Originally posted on 6 March 2012
In today’s bass scene, anglers complain about the high cost of nearly everything associated with the sport. Twenty-dollar crankbaits, $400 reels and $60,000 bass boats seem the norm. Everyone complains that in order to stay competitive, like the pros, they too need the high-dollar gear. Recently I was leafing through the 1974 March/April issue of Bass Master Magazine and came across this little gem of an article on the “new” graphite rods that were soon to be debuted. I thought it was interesting – not only because of the nostalgia but because the same was true back then. Equipment costs were beginning to skyrocket for those who wanted to stay competitive.
Fenwick introduced the first graphite rods in 1974, and if you read Figure 2, you’ll see that they were introduced at the hefty price of roughly $150 each. Those are 1974 prices folks. In today’s market (2012), that would be worth more than $711 (Megabass might need to raise their prices after they see this).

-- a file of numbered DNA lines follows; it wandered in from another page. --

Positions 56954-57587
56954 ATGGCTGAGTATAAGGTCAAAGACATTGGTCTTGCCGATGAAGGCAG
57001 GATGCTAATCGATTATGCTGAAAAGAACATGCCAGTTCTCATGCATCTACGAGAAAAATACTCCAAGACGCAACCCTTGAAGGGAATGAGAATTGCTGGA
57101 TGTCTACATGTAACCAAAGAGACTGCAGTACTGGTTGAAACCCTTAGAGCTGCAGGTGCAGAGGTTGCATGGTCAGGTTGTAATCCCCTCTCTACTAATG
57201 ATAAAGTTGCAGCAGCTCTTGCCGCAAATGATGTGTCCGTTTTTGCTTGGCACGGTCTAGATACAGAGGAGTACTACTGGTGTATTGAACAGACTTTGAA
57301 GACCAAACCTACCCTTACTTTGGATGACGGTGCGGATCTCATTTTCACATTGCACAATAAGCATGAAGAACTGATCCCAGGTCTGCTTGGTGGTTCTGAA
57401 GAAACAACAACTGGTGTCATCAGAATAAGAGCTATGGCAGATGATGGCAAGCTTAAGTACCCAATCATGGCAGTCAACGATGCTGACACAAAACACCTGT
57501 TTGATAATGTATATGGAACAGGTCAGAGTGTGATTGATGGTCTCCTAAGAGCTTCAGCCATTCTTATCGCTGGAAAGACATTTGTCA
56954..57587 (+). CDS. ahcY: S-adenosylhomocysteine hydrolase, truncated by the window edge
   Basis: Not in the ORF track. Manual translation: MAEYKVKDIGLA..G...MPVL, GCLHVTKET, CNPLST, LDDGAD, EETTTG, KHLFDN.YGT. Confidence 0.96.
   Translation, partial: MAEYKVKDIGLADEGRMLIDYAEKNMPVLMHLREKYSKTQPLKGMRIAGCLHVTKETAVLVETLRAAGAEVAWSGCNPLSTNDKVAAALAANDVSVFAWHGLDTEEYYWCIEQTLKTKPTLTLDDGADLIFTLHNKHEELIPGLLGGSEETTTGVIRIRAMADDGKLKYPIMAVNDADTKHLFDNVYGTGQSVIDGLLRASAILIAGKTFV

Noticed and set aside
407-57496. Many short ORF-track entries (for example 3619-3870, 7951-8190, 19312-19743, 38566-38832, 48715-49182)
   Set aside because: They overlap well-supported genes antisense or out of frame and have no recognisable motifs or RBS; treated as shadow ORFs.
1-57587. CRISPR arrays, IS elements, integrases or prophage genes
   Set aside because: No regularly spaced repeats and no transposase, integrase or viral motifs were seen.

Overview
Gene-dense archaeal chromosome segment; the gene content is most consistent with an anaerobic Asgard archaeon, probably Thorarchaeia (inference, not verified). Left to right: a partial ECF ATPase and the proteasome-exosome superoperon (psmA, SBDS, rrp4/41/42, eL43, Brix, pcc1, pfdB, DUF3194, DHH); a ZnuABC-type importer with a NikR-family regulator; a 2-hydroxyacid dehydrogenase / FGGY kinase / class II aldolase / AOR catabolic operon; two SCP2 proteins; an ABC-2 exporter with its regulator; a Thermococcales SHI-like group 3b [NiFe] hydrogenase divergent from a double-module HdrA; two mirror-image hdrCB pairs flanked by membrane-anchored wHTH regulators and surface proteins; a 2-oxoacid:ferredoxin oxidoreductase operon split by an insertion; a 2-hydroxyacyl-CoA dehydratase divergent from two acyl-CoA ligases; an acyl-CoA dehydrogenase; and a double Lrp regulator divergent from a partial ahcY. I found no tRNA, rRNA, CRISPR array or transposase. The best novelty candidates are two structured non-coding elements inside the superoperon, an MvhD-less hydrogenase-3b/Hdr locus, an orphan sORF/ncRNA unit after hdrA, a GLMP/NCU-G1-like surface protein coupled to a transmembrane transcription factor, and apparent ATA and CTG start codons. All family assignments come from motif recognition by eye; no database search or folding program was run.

The other cool thing reported in this article, as can be seen in Figure 2, is the cost of a bass boat (with motor), trolling motor and depth finder. What got me was the fact that if you outfitted yourself with 10 graphite bass rods, your rod cost would be roughly half the cost of your boat!
By the beginning of the ’80s, nearly every bass angler was using graphite rods exclusively – by then the price had dropped significantly but they were still much higher than their fiberglass counterparts – and the fiberglass rod was out of the picture for the most part. It wasn’t until the late ’90s that fiberglass would make a comeback for techniques such as crankbait fishing.
Does this mean we shouldn’t complain about the high cost of gear? No. But we shouldn’t say things were so much cheaper in the “olden days” of bass fishing. New technology costs money – it doesn’t matter what decade it is.
The last figure shows the first ad Fenwick placed in Bass Master (same issue) touting their new line of graphite rods. Check it out.